Public Health England (PHE) has set out a new blueprint for occupational health nurse education, designed to respond to the changing nature of work and workplace health, and the challenges of an ageing and increasingly multidisciplinary OH profession.
The guidance, Educating occupational health nurses: an approach to align education with a service vision for occupational health nurses, has been put together in collaboration with Health Education England, higher education institutions, lecturers, the Royal College of Nursing, the Association of Occupational Health Nurse Practitioners, the National School of Occupational Health, the Faculty of Occupational Health Nursing Development Group and OHNs.
It sets out a framework of the essential components that should be included within OH nurse course curricula – essentially the requisite theory, knowledge and skills that must be part of any programme.
This includes the need to examine OH’s public health role, the function and scope of research and evidence-based practice, leadership, management and professional practice, as well as the effect of work on health and wellbeing and vice versa (the effect of health and wellbeing on work).
The guidance incorporates a range of “general prompts” for higher education institutes and lecturers, to help them to assess and refresh their OH nursing educational programmes.
For example, it argues these should include whether or not the programme adequately allows for multidisciplinary professional education; if it is suitably adapted to meet the key requirements of OH nurses; whether or not it includes sufficient high-quality, clinical placements; and if the scope, input and level of teaching is as it should be.
Pauline Watts, nurse lead for quality, mental health and learning disabilities at PHE, said the guidance was, in part, an acknowledgement that current approaches to education “may not always develop occupational health nurses against a well-defined curricula that considers the broad aspects of the role alongside skills and competencies required to address current and future workforce needs”.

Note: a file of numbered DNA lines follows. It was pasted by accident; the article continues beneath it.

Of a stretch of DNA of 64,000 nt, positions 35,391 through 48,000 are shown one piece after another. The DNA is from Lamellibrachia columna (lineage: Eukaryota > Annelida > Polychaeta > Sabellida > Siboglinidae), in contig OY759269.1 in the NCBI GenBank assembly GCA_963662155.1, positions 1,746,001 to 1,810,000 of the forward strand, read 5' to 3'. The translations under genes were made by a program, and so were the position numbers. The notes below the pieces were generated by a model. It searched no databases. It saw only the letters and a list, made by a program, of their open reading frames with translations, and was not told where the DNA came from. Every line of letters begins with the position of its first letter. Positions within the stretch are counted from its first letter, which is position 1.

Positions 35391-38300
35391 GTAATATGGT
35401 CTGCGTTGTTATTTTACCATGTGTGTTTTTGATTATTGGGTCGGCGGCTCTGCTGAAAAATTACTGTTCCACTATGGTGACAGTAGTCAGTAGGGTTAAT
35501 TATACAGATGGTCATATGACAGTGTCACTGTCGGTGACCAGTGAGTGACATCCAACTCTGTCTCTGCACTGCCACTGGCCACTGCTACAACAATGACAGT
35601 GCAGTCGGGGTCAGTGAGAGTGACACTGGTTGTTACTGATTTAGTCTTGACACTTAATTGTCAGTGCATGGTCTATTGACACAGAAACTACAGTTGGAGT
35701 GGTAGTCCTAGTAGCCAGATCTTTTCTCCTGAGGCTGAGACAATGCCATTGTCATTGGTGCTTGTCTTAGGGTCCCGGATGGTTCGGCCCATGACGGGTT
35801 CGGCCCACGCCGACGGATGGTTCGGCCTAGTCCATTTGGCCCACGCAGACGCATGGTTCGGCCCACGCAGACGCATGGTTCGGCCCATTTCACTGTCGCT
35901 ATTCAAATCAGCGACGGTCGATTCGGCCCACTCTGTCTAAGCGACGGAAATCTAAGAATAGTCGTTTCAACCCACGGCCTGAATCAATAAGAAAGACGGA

It was designed to respond to the challenge of rising levels of lifestyle-related, chronic ill-health conditions and a multi-generational workforce, meaning there is now a greater emphasis on health and wellness within the workplace rather than simply the prevention and management of sickness absence and accidents. On top of this, there is now more of a focus on the impact of physical and mental health on performance, capability, engagement and productivity.
“In future, occupational health practice may extend beyond the workplace to those who are economically inactive. However, there is also a shortage of dedicated, qualified OH practitioners to undertake this work,” Watts pointed out.
“Occupational health nursing finds itself at a time of change, so it was timely to review priorities for educational programmes to consolidate and develop a new approach. Occupational health nurses recognise that these programmes must continually evolve and adapt to meet new workplace challenges, as well as to continue the valuable work of the profession,” she added.
Watts also said she hoped the guidance would help to “raise the profile of the role and clarify what occupational health nurses do and will enthuse nurses to consider this branch of nursing, as well as enable employers to use this valuable resource in the most effective way.”